(CBS DETROIT) - Twenty-three Michigan residents were charged in connection with two fraud schemes involving Medicare, totaling more than $61.5 million.
On Tuesday, the Justice Department unveiled charges for 13 of the 23 people, which included healthcare fraud, conspiracy to commit healthcare fraud, conspiracy to defraud the U.S. through payment and receipt of illegal healthcare kickbacks, money laundering, receipt of illegal healthcare kickbacks, and payment of illegal healthcare kickbacks.
Federal court documents show Walid Jamil, 62, and Jalal Jamil, 69, of Oakland County, owned and operated multiple home health agencies in Metro Detroit, submitting about $50 million in fake home healthcare claims.
They allegedly bribed other co-conspirators to recruit patients who did not need home healthcare or qualified for it. They also entered quid pro quo relationships with physician clinics to obtain information to fraudulently bill Medicare, receiving $43 million.
"The alleged actions of these defendants is an astonishing abuse of our health care system," U.S. Attorney Dawn N. Ison said in a press release. "By allegedly submitting fraudulent claims and paying illegal kickbacks, these defendants looted Medicare in order to line their own pockets at great cost to taxpayers. My office is grateful for the continued work of the Health Care Fraud Strike Force to root out corrupt medical professionals."
Federal officials say the Jamils employed Oakland County resident Carol Ibrahim, 45, and Wayne County resident Delanie Jackson, 48, who allegedly made illegal payments to patient recruiters and submitted fake claims to Medicare. Ibrahim was also a straw owner at the agencies.
Another employee, Wayne County resident Ibrahim Sammour, 62, was working as a registered nurse and allegedly billed Medicare for home healthcare services he never provided and falsely certified patients as homebound.
Mary Smelter-Bolton, 69, of Oakland County, and Cass Hawkins, 52, of Wayne County were allegedly recruiters paid by the Jamils to refer them Medicare beneficiaries for home healthcare services that were billed.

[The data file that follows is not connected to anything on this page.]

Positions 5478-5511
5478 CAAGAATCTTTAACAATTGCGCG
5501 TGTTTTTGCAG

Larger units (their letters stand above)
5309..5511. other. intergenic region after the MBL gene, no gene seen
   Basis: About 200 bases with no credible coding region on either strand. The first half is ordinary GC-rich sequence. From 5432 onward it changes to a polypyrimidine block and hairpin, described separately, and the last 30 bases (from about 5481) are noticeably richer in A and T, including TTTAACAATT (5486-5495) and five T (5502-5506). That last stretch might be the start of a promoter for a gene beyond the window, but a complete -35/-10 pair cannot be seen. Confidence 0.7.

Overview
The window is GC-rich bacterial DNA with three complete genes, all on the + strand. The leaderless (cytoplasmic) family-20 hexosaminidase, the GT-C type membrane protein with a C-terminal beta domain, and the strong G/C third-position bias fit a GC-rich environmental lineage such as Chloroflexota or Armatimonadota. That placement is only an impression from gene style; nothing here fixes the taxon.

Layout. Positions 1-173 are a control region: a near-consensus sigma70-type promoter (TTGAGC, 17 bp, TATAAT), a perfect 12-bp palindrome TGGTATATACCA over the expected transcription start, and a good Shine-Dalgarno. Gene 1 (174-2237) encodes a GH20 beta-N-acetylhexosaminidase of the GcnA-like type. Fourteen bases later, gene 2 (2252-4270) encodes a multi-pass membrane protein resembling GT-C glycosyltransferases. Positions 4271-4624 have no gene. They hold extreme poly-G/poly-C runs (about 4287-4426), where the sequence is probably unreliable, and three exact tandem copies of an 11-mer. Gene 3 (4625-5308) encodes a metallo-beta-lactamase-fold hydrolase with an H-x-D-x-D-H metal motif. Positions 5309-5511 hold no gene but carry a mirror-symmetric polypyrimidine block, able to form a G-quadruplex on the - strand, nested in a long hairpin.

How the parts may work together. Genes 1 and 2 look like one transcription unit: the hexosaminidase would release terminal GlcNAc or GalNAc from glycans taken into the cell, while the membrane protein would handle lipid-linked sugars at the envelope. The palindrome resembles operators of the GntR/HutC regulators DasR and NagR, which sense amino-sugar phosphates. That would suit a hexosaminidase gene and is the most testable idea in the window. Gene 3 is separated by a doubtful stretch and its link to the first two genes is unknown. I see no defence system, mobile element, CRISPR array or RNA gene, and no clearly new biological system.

In another scheme, court documents show Radwan Malas, 43, of Oakland County, operated Infinity Visiting Physician Services PLC and allegedly ordered his physicians to certify patients referred by the Jamils. Malas billed Medicare more than $11.5 million for services that were not provided, including 60-minute patient visits, and services not medically necessary, such as B-12 and Toradol injections.
The DOJ says those unnecessary services at Infinity were provided by physicians Alejandro Mataverde, 79, Cornelius Oprisiu, 82, and nurse practitioner Shafiq Rehman, 59.
Officials say Malas also demanded physicians to order the highest-reimbursing urine drug test for patients.
Michael Molloy, 50, of Integra Lab Management LLC, which provided the urine tests, allegedly paid the salary of Infinity employees and made monthly payments to Malas in exchange for orders for urine drug testing. Molloy and his co-owners submitted about $2.8 million in claims to Medicare, receiving more than $730,000.
One of the people who agreed to have their salary paid by Molloy as a kickback was medical assistant Montaha Hgeige, 39, of Wayne County.
Ten other people, whose identities were not initially released, were also charged for their involvement in the scheme.
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